Department of Labour engages stakeholders in Contract Cleaning to discuss conditions of employment and review of minimum wage
The Department of Labour will on Thursday (October 06) start a series of national public hearings to review the conditions of employment and minimum wage in the Contract Cleaning sector.
The Department plans to host a series of workshops to source inputs from industry stakeholders. The current Sectoral determination which governs conditions of employment and minimum wages in the Contract Cleaning Sector comes to an end on 30 November 2016. The new minimum wage in the sector is expected to kick in on 01 December 2016.
The first in a series of public hearings will be held tomorrow in Johannesburg at the Kliprivierberg Recreation Centre, corner Peggy Vera and Sunningdale Streets in Kibler Park, and on Friday (October 7) at the Department of Labour provincial offices in eMalahleni (Witbank) at corner Hofmeyer Street and Beatty Avenue.
The public hearings will run parallel to site visits by Department of Labour officials to contract cleaning establishments and those that utilise contract cleaning services. So far, the inspection of sites has included visits since Monday (October 3) at Mbombela (Nelspruit), Johannesburg, Tshwane, Ermelo, and Witbank.
In terms of the current Sectoral Determination contract cleaning workers in Area A should earn a minimum wage of R18,01 per hour (2015/16: R16,98).
Area A includes Metropolitan Councils: City of Cape Town, Greater East Rand Metro, City of Johannesburg, Tshwane and Nelson Mandela. It also include Local Council: Emfuleni, Merafong, Mogale City, Metsimaholo, Randfontein, Stellenbosch, Westonaria.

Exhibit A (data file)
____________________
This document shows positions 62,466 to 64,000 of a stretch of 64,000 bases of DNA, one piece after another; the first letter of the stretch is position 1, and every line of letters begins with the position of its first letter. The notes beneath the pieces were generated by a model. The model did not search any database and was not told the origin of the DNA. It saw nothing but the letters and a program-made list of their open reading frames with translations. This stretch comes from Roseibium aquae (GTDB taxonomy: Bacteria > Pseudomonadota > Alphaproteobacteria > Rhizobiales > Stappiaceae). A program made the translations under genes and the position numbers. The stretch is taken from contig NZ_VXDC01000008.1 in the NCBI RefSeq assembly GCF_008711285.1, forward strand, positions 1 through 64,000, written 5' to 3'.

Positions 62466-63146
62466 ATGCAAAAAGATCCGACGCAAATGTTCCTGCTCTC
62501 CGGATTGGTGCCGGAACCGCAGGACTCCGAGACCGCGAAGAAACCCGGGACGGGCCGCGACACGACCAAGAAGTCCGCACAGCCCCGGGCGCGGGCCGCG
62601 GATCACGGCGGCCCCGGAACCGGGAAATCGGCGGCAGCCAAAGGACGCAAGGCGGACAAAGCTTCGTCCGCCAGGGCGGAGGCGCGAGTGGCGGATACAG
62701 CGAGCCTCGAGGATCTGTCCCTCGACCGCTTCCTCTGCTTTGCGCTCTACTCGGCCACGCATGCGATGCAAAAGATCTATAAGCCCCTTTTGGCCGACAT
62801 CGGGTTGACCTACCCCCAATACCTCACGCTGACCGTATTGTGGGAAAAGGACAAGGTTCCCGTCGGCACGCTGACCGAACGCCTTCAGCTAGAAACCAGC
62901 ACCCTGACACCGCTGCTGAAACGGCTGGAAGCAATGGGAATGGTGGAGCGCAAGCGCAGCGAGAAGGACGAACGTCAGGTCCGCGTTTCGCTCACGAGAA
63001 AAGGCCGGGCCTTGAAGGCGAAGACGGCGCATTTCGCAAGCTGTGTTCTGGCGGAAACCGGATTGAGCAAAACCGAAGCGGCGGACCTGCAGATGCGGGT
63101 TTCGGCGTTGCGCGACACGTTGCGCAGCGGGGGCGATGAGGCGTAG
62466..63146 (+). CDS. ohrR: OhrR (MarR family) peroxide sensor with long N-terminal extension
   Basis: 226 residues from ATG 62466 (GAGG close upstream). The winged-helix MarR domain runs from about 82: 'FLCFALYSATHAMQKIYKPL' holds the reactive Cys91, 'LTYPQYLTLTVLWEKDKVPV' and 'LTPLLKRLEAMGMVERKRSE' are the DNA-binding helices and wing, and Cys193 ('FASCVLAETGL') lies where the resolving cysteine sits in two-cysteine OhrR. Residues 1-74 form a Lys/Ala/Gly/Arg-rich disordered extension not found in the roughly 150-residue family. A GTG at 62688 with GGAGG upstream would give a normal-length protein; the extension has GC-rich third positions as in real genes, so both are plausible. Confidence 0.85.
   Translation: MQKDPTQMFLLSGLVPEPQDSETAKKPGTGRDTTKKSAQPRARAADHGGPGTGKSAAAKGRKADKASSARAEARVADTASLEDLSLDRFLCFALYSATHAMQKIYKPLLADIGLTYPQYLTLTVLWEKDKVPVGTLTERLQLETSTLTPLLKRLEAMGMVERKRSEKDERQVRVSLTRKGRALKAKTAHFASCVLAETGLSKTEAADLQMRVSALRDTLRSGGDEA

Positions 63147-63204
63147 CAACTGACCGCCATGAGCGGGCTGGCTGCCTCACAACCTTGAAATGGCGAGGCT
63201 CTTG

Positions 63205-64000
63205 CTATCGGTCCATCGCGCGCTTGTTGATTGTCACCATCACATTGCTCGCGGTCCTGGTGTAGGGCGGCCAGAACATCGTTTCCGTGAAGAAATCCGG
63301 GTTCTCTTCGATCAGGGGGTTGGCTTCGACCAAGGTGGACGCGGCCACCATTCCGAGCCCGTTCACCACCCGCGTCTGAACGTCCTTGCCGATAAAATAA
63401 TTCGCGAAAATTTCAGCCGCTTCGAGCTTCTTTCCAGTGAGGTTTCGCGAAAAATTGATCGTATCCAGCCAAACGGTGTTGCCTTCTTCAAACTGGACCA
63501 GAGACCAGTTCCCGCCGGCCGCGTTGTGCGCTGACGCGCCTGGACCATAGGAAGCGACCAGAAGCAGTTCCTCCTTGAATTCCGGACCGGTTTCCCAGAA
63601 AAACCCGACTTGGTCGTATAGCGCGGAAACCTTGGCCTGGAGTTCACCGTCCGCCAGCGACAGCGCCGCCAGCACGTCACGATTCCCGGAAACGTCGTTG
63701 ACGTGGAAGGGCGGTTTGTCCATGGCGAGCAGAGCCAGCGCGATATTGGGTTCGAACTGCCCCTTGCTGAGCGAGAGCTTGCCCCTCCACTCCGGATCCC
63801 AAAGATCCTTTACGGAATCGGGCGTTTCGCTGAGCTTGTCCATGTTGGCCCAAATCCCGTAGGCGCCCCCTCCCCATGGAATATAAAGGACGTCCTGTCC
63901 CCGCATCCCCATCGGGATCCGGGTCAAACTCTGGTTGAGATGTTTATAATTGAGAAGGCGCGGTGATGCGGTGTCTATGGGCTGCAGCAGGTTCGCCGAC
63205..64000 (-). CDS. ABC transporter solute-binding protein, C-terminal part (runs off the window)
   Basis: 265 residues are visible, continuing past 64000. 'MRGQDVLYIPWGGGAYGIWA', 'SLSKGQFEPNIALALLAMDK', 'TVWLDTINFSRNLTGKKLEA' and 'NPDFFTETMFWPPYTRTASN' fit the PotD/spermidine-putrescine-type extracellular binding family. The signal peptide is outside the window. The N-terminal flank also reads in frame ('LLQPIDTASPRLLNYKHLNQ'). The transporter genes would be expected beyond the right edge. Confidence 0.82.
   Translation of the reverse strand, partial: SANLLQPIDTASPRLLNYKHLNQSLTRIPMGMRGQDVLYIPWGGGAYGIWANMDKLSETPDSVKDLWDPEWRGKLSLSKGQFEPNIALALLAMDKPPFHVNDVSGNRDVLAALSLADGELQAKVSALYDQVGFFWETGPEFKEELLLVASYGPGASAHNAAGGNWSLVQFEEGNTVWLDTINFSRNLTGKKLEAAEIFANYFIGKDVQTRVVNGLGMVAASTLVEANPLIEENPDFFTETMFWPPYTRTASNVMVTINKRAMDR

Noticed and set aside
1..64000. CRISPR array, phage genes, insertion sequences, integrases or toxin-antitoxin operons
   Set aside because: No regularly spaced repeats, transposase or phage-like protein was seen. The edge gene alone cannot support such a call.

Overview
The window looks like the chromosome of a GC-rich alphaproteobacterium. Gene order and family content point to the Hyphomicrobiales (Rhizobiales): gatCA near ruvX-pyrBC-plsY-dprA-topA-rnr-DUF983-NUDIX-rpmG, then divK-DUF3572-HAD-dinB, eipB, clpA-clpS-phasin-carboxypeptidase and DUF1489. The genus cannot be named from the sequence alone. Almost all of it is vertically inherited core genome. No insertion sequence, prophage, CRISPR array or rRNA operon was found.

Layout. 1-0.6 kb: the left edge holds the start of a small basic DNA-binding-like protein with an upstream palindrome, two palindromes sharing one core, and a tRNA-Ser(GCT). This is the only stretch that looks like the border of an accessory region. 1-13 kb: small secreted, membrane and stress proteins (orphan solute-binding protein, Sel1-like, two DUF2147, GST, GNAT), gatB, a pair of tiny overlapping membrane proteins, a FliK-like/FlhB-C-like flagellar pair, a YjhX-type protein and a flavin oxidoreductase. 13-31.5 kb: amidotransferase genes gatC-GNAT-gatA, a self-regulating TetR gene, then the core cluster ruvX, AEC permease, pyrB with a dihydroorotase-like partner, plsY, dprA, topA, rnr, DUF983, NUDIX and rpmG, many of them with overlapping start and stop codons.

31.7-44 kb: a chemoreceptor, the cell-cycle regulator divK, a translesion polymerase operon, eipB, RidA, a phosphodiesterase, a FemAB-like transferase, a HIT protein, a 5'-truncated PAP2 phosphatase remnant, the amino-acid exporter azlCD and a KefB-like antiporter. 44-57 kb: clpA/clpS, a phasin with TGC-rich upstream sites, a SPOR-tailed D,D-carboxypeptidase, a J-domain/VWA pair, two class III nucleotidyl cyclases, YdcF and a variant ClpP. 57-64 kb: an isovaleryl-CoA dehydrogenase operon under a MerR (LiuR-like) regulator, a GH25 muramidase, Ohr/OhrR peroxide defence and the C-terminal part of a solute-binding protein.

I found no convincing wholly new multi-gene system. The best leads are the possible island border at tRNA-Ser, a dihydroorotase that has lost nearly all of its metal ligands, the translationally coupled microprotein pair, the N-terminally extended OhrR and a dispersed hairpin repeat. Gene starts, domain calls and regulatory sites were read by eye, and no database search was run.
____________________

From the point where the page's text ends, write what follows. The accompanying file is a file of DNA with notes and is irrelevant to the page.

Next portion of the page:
Area B includes KwaZulu-Natal excluding any area covered by a bargaining council. The rates per hour are determined by the bargaining council. Area C includes the rest of the Republic of South Africa, and the rate per hour of R16,41 (2015/16: R15,47) is applicable.
The public hearings start at 10am. The public consultations will end on 11 November 2016 at Umthatha in the Eastern Cape.
When reviewing conditions of employment and minimum wage, the Employment Conditions Commission (ECC) considers the following factors:
The size of the operations,
The ability of employers to carry on their business successfully;
The cost of living; the alleviation of poverty;
Conditions of employment;
Wage differentials and inequality;
The likely impact of any proposed condition of employment on current employment or the creation of employment;
The possible impact of any proposed conditions of employment on the health, safety or welfare of employees;
and any other relevant information
The Employment Conditions Commission is a body that advises Labour Minister on the minimum wage review for “vulnerable sectors” whose wage is governed by Sectoral Determination.
Source: Government of South Africa.